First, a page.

John Carpenter Returns to USC for 40th Anniversary of Halloween

by Aiyonna White

On September 22, USC’s School of Cinematic Arts welcomed alumni John Carpenter and Nick Castle back to campus with a 40th-anniversary screening of the horror classic Halloween. The screening was followed by a Q&A with Carpenter and Castle, who became close friends after sharing classes together in 1968.

For nearly 20 years, Halloween was the highest grossing independent film of all time. The low budget production is credited with creating the modern slasher movie, as well as common horror movie tropes. The film follows a group of friends after an escaped murderer comes back to his hometown for revenge.

The screening was set to take place in the massive Frank Sinatra Hall, but a leak in the building forced a last minute move to two small theatres in SCA. By the time doors opened at 6:35, the line wrapped around the building. It was standing room only. The Q&A that followed was as entertaining as the movie itself.

Michael Myers was a revolutionary horror villain in that he doesn’t have much of a personality. “I’ve seen a lot of horror movies in my life, and they all seem to make the same mistake, which was to have too much of a backstory for the killer,” said Carpenter. “If you knew too much about him then he wasn’t scary. Even Norman Bates. I knew too much about him…”

Castle was an aspiring director when he was cast as the antagonist Michael Myers. According to him, after telling Carpenter he wanted to hang out on set and watch him direct, Carpenter responded, “Put on the mask and you’ll be here the whole time.”

Carpenter remembers casting Castle for his grace and acting ability. “Michael Myers was conceived as a cross between a human being and a supernatural force. You never knew which one he was… he was just meant to be a force of evil.”

One student asked for advice when dealing with “big name actors.” Carpenter worked with Donald Pleasence, who apparently told him, “I have no idea why I’m making this movie.” Carpenter advice was, “Have confidence in your vision. Look them in the eye. If they’re a decent enough human being, they’ll listen to what you say. Hopefully you don’t get a piece of shit.”

By now we have a good grasp of Carpenter’s candid and maybe a bit brutal honesty. A young man asks what they wish they had known when they went to USC. Carpenter answers, “I’m kind of glad that I didn’t know stuff because I probably would have done something else. It could get really grim sometimes. I’m glad I didn’t know better,”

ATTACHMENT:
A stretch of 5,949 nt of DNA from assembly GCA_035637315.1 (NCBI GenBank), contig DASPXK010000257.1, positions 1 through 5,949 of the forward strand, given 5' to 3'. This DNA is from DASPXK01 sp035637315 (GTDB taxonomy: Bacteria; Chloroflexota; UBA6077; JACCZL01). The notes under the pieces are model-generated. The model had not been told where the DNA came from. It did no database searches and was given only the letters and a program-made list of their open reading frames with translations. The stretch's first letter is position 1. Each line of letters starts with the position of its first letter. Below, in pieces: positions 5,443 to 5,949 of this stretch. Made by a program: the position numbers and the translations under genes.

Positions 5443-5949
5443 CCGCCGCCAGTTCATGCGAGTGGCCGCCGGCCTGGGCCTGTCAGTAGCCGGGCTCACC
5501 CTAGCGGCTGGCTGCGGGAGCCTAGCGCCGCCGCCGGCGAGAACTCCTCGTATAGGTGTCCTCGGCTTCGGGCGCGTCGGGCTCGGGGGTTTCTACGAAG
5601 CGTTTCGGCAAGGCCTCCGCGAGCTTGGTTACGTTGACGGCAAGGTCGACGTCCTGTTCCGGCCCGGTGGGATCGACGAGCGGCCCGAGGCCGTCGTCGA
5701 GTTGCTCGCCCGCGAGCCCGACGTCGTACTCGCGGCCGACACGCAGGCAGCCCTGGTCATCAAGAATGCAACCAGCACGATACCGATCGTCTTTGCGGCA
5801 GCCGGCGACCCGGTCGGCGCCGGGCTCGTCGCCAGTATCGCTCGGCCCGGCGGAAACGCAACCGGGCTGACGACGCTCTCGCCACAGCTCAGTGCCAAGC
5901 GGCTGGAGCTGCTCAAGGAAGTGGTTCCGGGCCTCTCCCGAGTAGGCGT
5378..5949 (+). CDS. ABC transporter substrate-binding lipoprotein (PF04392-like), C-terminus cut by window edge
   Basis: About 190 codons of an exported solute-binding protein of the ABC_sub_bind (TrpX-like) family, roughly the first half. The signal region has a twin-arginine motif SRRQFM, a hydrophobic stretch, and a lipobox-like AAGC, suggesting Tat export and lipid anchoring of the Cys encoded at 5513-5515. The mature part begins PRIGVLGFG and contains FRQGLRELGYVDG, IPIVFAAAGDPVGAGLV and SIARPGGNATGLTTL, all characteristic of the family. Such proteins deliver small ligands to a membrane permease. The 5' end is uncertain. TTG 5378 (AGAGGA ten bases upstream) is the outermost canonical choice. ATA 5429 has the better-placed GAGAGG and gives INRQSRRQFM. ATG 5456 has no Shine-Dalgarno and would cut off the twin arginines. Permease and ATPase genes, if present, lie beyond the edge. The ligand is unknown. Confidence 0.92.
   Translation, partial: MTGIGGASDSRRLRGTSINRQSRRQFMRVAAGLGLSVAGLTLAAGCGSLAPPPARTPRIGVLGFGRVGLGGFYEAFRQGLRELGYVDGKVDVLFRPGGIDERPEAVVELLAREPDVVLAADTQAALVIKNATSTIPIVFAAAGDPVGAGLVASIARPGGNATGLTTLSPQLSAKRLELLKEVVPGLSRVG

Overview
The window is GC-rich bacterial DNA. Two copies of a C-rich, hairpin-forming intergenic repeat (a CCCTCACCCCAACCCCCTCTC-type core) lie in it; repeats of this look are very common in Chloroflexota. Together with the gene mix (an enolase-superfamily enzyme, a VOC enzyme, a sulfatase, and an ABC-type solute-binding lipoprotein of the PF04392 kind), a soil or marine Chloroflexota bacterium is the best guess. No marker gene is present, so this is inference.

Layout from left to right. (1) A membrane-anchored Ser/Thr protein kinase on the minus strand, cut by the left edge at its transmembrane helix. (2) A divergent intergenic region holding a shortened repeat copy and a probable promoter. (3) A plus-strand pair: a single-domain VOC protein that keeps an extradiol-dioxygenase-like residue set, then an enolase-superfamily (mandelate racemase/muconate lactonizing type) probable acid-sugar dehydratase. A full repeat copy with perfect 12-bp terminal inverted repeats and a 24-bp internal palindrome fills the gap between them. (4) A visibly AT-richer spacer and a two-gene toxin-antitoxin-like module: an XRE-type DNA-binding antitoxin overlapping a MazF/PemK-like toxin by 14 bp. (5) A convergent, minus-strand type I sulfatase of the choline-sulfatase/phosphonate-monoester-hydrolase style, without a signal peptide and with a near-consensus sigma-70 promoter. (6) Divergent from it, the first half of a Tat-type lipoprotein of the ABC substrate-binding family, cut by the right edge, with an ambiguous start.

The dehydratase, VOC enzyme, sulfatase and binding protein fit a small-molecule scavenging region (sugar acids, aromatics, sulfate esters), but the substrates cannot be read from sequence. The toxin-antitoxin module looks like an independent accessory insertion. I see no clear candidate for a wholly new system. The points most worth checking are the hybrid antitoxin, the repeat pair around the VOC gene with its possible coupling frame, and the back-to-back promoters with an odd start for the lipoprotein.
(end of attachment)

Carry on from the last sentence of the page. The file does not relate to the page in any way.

He then turns to the moderator. “Can I ask you a question? Why don’t you ask any women to ask questions?” It was silent for a beat, before the uproarious applause.

It was true. For the past 30 minutes, every person who asked a question had been outwardly male. “Why don’t you pick who asks?” the moderator said. “No, no, no,” said Carpenter. “You see a bunch of girls asking questions and you just pass them by.” Until the end of the Q&A, only women were called on.

One woman asked Carpenter about his effect on the horror movie genre. “When you were thinking of who Laurie was, did you ever expect that she would become this character that would become such an important part of horror films, to be replicated again and again? What is it like seeing that become a cultural phenomenon?” She was asking him directly about the “Final Girl” trope.

“I’ve heard of the Final Girl trope recently. I don’t understand what that means… Laurie as a character has some similarities to Michael Myers. That’s why she sings that song, “The Two of Us.” They’re both repressed… she triumphs in spite of it. She’s a survivor. She’s an action hero girl, so that’s how I saw her. Maybe I haven’t seen enough horror movies to know what the trope is. I’m sorry.”

Carpenter is then asked by the moderator if people interpreted messages in his film that were not intentional. “There was the whole thing about the punishment of the sexually active girl that I never understood. It just came out of nowhere…the virgin is the one that lives? I have no idea where that came from.” Carpenter has perhaps unwittingly described the “Death by Sex” trope.

Too many decisions go into filmmaking for coincidences. In the film, Michael Myers kills his sister after she hooks up with a boy. He comes back to Haddonfield and kills Laurie’s friends Annie, Billy, and Linda who were on their way to have sex or just finishing sex, respectively. He positions Annie’s body on the bed next to his sister’s tombstone. Myers has a problem with sexually active teenage girls. I’m not the first person to theorize this. Even if not intentional, the message is clear.

But then again, how could Carpenter, with his outspoken support of women, create such sexist and harmful tropes? When picking the next question, Carpenter points out to the moderator, “There’s a girl right here.” He and Castle take time to congratulate the advancements the film industry has taken towards inclusion.

“One great change is that there’s more women making movies now than there was when I was younger,” Carpenter says. “I’m impressed with some of these directors making great films.” Castle adds, “The women that were in our class were some of the best filmmakers in 1968, ‘69, ‘70, and they didn’t get as good a shot as we did. Hopefully, the world is changing in that regard. I know it is, but it’s still a struggle. We have to be diligent in terms of our unions and demanding of the studios to make sure there’s a more inclusive world.”

The event was fun and surprising. I didn’t expect the conversation to be topical, but that was my mistake. Horror has always been the genre of social commentary. After the last question, Carpenter tells the audience, “I have to go buy drugs, so we need to wrap this up.”

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